Due to former President Bill Clinton’s history of sexual harassment and allegations of sexual assault against him, Democrats do not want him campaigning on their behalf in the 2018 midterm elections.
Since Democrats are seeking to embrace the #MeToo movement and rally women against President Donald Trump in the midterms, they believe the presence of Clinton on the campaign trail could prove toxic, according to Politico.
“I think it’s pretty tough,” said Rep. Pramila Jayapal, D.-Wash., vice chair of the House Progressive Caucus and one of the leading voices in Congress demanding reforms in Washington’s approach to sexual harassment. Clinton’s presence “just brings up a lot of issues that will be very tough for Democrats. And I think we all have to be clear about what the #MeToo movement was.”
Georgia Democratic Chair DuBose Porter said, “I value the assets of what the Clintons can bring. He did a lot for Georgia when he was president. He carried Georgia. The personal side that is now being highlighted, we’ll have to measure.”
Many Democratic politicians and strategists are not as diplomatic with their assessment of Clinton’s assumed negative impact on the 2018 midterm campaigns, knowing that an appearance by Clinton would lead to accusations of hypocrisy from Republicans and pundits.
Eight years ago, Clinton made over 100 appearances in support of Democrats during the 2010 midterms and was the most in-demand person on the campaign trail.
According to a source familiar with Clinton’s plans, he has already received a number of preliminary requests from campaigns for advice and attendance at events.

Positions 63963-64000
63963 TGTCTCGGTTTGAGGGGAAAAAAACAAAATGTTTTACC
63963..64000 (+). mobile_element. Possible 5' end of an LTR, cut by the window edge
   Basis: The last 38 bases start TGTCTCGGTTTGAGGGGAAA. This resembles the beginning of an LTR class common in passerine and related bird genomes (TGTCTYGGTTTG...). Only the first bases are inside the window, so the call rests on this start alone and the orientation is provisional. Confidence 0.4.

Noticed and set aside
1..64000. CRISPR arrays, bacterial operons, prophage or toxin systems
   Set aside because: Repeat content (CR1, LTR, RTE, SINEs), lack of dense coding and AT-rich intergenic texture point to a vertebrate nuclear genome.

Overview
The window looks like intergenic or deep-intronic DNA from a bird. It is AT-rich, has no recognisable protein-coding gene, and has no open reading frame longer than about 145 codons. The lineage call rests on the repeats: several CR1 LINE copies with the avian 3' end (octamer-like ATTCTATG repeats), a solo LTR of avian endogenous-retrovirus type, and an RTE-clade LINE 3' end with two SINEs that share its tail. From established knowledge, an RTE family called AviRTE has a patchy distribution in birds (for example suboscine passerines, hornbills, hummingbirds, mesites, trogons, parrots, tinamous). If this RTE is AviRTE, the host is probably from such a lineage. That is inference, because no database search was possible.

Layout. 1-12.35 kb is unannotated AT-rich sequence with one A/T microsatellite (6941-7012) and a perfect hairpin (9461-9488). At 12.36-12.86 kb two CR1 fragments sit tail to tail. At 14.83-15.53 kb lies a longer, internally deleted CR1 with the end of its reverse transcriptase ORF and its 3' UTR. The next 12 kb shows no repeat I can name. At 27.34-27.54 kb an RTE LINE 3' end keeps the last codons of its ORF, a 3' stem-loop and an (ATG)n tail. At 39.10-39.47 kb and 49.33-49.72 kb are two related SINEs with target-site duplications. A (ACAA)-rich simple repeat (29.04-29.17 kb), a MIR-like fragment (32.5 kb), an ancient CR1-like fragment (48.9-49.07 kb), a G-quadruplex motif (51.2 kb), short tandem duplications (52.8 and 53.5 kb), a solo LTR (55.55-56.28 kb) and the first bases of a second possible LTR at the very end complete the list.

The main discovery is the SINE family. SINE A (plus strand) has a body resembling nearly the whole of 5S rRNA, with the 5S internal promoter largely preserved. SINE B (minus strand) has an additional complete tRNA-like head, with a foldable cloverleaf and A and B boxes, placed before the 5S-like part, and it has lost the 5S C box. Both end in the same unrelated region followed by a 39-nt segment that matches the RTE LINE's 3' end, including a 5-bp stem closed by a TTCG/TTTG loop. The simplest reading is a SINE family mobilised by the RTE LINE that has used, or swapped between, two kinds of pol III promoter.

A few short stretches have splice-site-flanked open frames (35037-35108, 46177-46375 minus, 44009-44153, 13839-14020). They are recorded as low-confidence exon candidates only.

“President Clinton has been diligently working on his book,” the Clinton source said, referring to the mystery novel he is coauthoring with James Patterson that is expected to be released in the spring. “He’s also been focused on the work of his foundation. So beyond a few requests for support and advice from a few candidates, he hasn’t spent much time on the midterms.”
Former Clinton strategist James Carville, who remains close with the former president, said, “People call me all the time [to ask] if I can talk to him, put [their] requests in.”
Carville said he thinks that Clinton will do some campaigning, but given Clinton’s age of 71 and other factors, “it can’t be like it used to.”
Even so, Carville contended, “There are people who want him, I promise you.”
Democratic National Committee Chairman Tom Perez said in an interview earlier this year regarding the party’s strategy for the midterms, “Bill Clinton’s a former president of the United States, and in his administration, we took an economy that was in the tank and built an economic engine that had been unparalleled. Did he make significant mistakes? Of course he did,” Perez said. “People will make judgments race by race about who are the best surrogates to come down and advocate.”
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